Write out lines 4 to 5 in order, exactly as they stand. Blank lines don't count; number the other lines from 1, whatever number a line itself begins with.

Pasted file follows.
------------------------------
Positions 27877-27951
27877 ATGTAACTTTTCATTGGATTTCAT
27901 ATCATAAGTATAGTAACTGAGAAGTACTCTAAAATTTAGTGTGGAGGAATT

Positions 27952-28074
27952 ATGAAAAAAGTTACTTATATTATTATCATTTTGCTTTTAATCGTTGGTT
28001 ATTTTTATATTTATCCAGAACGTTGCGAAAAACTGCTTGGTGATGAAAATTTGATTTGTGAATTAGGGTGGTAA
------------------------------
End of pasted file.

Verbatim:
Positions 27952-28074
27952 ATGAAAAAAGTTACTTATATTATTATCATTTTGCTTTTAATCGTTGGTT